Dyspeptic said...

My neighbor of many years was one Edward P. Stamford, Major, USMC. I new him for as long as I can remember. I learned to swim in his swimming pool. He used to dress up as Santa Claus to deliver our presents when we were little kids.

At any rate, he was a Marine aviator (captain at that time) who was assigned to Task Force Faith as a forward artillery observer. He never once mentioned anything about his horrific ordeal until I read a book called "Chosin" which mentioned him several times. So I asked him about it. Wow, did he have a story to tell! He must have had more lives than a cat because he was one of the few survivors who wasn't seriously wounded.

He was actually captured by the Chicoms and almost had his head blown off by an idiot Chinese conscript who was poking him with the bayonet of his Mosin Nagant when the thing went off. While being marched north to a prisoner of war camp the Chicom officer in charge got into an argument with an NCO and during the heated exchange Captain Stamford and another POW jumped off the side of an embankment and ran into the bulrushes next to the reservoir followed by a hail of bullets. They walked across the frozen reservoir at night and made it back to Hagaru-Ri where the Marines had a forward base at the south end of the reservoir.

For his heroism he received the Bronze Star and a Purple Heart to add to his collection of war medals from his days as an SBD dive bomber pilot in World War II. The son of a Florida blacksmith, he joined the navy as a blimp tender in 1939 and ended up as a Marine Corp. Mustang aviator.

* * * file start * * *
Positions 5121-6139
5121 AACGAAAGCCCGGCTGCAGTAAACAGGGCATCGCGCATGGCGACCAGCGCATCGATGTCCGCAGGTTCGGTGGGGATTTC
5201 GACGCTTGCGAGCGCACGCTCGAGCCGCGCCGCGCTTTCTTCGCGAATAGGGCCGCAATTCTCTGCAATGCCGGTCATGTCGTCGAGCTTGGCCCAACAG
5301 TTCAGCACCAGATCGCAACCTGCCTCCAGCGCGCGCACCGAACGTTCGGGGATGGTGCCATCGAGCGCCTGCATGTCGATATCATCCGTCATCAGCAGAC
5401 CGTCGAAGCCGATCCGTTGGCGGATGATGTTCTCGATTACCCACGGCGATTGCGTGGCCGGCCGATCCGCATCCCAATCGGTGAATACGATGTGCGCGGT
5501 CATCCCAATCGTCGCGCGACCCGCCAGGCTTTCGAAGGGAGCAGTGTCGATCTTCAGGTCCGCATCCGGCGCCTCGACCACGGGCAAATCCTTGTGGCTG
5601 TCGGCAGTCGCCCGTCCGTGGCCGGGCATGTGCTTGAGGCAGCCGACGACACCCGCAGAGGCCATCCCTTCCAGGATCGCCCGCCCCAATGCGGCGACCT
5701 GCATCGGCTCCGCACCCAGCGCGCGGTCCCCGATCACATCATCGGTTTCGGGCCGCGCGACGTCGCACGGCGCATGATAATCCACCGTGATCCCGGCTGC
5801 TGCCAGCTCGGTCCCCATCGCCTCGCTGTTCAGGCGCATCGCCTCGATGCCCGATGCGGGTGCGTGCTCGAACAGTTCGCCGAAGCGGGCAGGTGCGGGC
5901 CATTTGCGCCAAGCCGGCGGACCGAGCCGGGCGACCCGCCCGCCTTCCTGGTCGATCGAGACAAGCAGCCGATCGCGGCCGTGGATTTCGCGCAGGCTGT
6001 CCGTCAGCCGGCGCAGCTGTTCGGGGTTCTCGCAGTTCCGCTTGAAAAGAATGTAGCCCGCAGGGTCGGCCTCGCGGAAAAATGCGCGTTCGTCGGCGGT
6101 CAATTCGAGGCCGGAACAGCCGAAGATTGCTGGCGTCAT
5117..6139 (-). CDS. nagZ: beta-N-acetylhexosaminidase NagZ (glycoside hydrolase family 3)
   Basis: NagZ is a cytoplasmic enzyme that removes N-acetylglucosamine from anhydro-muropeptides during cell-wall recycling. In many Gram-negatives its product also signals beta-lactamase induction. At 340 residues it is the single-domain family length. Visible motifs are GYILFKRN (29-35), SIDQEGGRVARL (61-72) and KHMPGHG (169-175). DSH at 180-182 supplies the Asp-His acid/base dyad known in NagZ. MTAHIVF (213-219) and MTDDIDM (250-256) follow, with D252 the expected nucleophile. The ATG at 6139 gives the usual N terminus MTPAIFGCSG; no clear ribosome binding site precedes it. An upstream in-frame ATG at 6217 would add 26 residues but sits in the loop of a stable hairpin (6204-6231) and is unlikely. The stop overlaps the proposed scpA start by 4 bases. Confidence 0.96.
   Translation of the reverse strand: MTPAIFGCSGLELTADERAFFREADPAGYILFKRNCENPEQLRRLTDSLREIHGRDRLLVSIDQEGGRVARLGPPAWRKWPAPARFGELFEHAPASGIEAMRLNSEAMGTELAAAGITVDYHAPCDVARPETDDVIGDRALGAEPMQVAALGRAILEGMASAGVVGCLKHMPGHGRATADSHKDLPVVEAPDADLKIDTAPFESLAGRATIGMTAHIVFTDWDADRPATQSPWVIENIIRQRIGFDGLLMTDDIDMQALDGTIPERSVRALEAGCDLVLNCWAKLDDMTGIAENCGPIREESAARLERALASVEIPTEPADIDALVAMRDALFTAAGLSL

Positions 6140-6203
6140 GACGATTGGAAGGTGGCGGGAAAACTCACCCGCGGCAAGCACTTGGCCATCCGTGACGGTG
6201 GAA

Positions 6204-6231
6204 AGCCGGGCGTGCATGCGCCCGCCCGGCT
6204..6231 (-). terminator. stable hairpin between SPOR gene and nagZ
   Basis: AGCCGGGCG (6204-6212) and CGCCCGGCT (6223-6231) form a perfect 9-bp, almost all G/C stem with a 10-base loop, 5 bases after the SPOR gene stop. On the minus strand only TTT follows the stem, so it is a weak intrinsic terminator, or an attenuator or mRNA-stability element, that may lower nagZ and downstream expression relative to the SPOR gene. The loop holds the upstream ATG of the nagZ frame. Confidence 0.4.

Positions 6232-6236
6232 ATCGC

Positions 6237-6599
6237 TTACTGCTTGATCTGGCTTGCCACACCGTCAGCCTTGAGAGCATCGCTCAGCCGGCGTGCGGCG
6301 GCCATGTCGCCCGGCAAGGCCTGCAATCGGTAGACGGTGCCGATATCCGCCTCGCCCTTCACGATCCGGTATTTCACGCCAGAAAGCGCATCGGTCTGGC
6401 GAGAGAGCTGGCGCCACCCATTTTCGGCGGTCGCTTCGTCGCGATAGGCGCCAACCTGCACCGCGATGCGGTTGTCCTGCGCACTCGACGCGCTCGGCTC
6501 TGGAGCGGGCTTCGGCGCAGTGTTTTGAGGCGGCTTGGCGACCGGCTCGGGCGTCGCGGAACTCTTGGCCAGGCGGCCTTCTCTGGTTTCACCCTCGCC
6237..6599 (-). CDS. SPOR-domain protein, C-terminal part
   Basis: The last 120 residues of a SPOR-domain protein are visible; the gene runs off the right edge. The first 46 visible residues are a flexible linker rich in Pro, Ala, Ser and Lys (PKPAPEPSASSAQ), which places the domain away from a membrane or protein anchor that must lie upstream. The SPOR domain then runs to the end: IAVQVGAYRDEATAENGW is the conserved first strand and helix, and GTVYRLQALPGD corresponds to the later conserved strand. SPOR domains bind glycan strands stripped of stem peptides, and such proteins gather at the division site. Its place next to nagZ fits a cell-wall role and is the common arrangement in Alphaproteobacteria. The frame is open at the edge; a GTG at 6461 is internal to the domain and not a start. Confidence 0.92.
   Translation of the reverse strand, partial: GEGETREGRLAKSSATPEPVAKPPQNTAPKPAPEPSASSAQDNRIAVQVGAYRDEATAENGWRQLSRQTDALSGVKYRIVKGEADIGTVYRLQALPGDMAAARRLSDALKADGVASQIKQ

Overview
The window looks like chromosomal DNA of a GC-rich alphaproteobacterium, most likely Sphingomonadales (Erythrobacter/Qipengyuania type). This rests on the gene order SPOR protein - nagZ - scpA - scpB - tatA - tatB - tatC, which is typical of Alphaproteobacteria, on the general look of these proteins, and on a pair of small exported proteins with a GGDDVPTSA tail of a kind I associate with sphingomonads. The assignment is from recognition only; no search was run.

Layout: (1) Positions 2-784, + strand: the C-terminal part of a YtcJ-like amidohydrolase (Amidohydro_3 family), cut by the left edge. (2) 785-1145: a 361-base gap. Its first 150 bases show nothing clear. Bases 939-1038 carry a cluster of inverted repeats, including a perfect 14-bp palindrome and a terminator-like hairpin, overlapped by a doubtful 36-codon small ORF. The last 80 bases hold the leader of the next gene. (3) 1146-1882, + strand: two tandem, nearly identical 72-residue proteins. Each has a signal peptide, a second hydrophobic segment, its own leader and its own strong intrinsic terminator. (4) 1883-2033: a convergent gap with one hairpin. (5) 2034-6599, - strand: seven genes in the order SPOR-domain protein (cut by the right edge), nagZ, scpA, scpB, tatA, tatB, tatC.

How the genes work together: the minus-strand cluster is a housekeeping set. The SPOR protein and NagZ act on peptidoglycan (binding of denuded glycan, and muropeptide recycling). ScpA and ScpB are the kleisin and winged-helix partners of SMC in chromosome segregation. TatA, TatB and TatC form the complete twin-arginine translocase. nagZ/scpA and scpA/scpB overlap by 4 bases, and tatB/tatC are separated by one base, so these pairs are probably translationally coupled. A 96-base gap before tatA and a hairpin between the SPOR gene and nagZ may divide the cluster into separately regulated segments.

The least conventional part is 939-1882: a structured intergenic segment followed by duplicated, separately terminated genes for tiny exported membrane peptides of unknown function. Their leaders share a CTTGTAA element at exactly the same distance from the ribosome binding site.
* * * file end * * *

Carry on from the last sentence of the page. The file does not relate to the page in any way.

This amazing man eventually retired from the corps as a helicopter pilot and spent several years flying smoke jumpers into forest fires in Idaho and Montana. He eventually moved back to our home town of Tustin, California due to his wife's failing health, and became a machinist. It's been said before but I will say it again, they really don't make Americans like that anymore. He passed away several years ago and is sorely missed.

Dyspeptic said...

I guess my memory isn't what it used to be so a few corrections are in order regarding my previous comments concerning Captain Stamford. He received a Silver Star, not a Bronze Star as I had stated. Also, no Purple Heart, but a Distinguished Flying Cross from WWII. Additionally, he was a Forward Air Controller, not a Forward Air Observer as previously stated.

His contemporaries and fellow Chosin Few survivors seem to have the opinion that he was cheated out of a Navy Cross for his actions during the Chosin Reservoir Campaign. Being a proud, stiff necked and opinionated Welshman he had a habit of bucking the upper brass and not taking any guff from a certain kind of superior officer whom he contemptuously referred to as "desk pinkies". Maybe that is why he didn't get the recognition he deserved for his conspicuous valor and cool headed command under extremely adverse circumstances. He was the kind of Marine that Chesty Puller would have been proud to know.

Google his name and you will be treated to the fascinating story of a consummate Marine and a warrior's warrior.

Anonymous said...

Get a copy of the book "East of Chosin" to learn what really happened there. LTC Faith was awarded the MOH for his actions.